3. Planning RTW

Planning RTW

Returning to work with the pre-injury employer provides the best chance of success following TBI, for several reasons including:

  • often an established relationship exists between employer and employee that may provide for commitment and flexibility in accommodating altered working conditions

  • the client may feel more comfortable and supported in returning to the familiar social networks in the workplace thereby reducing anxiety; and

  • resuming familiar tasks and routine minimises the need for new learning often complicated by memory impairments post TBI.

Some of the practical considerations and strategies for planning return to work are:

Timeframe of return to work commencement

Commencing discussions with the pre-injury employer at an early stage post-injury is important to preserve the job opportunity and gather details regarding the client’s job and workplace culture.  However, the timing for commencing work requires more careful consideration. Commencing work too early can be just as problematic as delaying return to work, because the impact of cognitive and other changes post injury may take some time to become apparent.

A structured return to work program

It is uncommon that employers encounter TBI within their workforce and providing guidance via a written return to work plan that specifies the schedule of upgrading tasks and hours, specific restrictions and compensatory strategies will be required to help facilitate a successful outcome.


Typically, a return to work program commences with part-time hours to reduce fatigue, with gradual upgrading over time.  It is also best to avoid consecutive days of work (e.g., working Monday/Wednesday/Friday initially). Upgrading to pre-injury hours, particularly if the client worked full-time prior to the injury may take an extended period particularly if fatigue is present and it may eventuate that maintaining part-time hours long term is the better goal.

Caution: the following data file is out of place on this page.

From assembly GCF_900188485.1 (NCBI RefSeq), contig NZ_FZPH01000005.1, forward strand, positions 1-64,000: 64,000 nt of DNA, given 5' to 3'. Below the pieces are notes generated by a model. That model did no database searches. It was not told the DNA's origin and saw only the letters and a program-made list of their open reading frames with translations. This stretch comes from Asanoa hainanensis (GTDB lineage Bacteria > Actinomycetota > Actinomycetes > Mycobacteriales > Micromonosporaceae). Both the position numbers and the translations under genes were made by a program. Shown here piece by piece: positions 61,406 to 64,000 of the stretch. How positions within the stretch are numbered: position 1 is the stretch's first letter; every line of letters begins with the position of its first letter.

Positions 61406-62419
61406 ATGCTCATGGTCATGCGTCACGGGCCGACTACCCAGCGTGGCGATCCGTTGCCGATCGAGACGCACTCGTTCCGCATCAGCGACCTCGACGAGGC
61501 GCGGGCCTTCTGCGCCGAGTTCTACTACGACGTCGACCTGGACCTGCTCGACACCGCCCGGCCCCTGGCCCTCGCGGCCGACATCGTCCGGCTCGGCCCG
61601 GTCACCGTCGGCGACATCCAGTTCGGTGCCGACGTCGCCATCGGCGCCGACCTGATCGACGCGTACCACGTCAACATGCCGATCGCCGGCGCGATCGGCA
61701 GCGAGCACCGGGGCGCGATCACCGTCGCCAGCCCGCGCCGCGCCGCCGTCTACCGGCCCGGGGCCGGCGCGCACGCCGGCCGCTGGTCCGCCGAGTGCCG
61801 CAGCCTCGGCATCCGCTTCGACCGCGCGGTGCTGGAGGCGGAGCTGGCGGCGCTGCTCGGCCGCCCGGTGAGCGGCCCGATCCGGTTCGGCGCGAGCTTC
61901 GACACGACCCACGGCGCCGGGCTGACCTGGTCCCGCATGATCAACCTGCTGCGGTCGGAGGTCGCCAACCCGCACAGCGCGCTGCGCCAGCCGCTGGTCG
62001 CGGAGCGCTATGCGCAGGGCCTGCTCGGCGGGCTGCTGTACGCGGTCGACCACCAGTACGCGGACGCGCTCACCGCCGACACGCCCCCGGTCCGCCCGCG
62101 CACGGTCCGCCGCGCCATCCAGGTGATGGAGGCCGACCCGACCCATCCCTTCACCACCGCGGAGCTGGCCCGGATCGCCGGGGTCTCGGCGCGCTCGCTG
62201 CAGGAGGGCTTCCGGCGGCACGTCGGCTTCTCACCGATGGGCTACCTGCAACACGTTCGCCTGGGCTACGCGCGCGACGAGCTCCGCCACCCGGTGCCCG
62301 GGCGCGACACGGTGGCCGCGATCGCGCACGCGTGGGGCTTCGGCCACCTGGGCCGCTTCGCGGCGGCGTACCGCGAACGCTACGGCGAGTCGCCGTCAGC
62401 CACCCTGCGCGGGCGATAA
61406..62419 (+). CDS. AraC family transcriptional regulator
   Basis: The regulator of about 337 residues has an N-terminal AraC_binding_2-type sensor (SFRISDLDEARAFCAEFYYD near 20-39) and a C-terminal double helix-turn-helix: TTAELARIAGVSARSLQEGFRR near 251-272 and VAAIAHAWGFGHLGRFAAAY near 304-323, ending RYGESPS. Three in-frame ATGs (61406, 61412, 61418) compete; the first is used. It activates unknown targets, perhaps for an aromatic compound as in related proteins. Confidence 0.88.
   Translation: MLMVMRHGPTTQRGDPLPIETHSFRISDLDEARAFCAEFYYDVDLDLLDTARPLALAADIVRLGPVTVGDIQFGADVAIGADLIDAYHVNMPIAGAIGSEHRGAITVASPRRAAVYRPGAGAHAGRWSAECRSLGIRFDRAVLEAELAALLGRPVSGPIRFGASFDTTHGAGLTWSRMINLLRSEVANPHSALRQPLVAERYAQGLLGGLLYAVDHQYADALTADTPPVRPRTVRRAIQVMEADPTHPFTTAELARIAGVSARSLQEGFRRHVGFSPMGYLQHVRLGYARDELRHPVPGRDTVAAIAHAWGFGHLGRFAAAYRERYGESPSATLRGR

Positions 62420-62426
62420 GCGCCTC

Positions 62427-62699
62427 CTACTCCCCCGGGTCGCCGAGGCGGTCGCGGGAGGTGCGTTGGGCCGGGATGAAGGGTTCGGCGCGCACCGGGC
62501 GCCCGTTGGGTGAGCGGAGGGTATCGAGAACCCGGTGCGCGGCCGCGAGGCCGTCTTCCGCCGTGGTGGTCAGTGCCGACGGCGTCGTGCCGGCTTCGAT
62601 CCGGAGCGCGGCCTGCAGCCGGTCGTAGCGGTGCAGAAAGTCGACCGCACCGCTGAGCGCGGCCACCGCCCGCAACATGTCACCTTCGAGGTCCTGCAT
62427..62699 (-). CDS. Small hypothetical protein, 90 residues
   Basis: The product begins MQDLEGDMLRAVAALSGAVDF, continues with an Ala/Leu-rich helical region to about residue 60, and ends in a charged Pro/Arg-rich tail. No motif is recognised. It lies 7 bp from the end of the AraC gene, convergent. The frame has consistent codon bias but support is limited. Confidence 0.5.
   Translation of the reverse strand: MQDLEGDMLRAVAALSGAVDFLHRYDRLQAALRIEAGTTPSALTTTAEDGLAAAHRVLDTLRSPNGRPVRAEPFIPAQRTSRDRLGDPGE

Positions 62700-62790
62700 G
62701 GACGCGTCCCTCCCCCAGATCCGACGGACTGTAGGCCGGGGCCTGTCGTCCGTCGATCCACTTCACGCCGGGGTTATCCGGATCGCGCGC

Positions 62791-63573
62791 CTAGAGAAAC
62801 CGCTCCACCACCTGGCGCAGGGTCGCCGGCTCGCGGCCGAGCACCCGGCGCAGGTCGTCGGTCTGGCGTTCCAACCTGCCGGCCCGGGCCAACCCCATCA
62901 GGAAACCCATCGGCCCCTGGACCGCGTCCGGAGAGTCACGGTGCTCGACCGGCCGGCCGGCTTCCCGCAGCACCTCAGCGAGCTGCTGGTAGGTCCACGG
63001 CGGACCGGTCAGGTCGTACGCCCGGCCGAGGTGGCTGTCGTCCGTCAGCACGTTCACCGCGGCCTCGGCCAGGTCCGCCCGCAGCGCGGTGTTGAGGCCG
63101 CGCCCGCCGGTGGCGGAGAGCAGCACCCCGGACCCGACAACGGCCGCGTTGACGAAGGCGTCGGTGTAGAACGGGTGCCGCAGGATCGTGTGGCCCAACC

Compensatory strategies

Compensatory strategies allow clients with cognitive impairment to operate more independently.  General strategies for return to work include:

  • Commence working part-time and gradually increase hours of work

  • Initially avoid consecutive days of work if possible

  • Allocate work that is most familiar and routine

  • Allow extra time to complete tasks

  • Try to complete one task before moving onto the next

  • Reduce distractions in the work environment

  • Reduce the range of responsibilities in the initial stages to avoid stress

  • Follow a set work structure; review daily goals/priorities with supervisor

  • Use diary, checklists and written notes to assist with memory and organising skills

Specific strategies will need to be identified individually for each client, considering the impact of the TBI and nature of the job role and workplace.   


Strategies for clients with limited insight:  

Clients experiencing reduced insight into the impact of their injury may be unlikely to identify a need for compensatory strategies.  Providing positive feedback in conjunction with highlighting any issues is recommended through providing practical examples.  Strategies more likely to succeed in this instance will be external (i.e. environmental modification).

Case examples for insight

Tom is an IT technician who sustained an extremely severe TBI. 

As a result of his injury Tom has poor recall of new information, difficulty sustaining his attention, reduced complex planning ability and limited insight into what this means for him when back at work. The employer and vocational provider worked together to set up the compensatory strategies needed before Tom could return to work.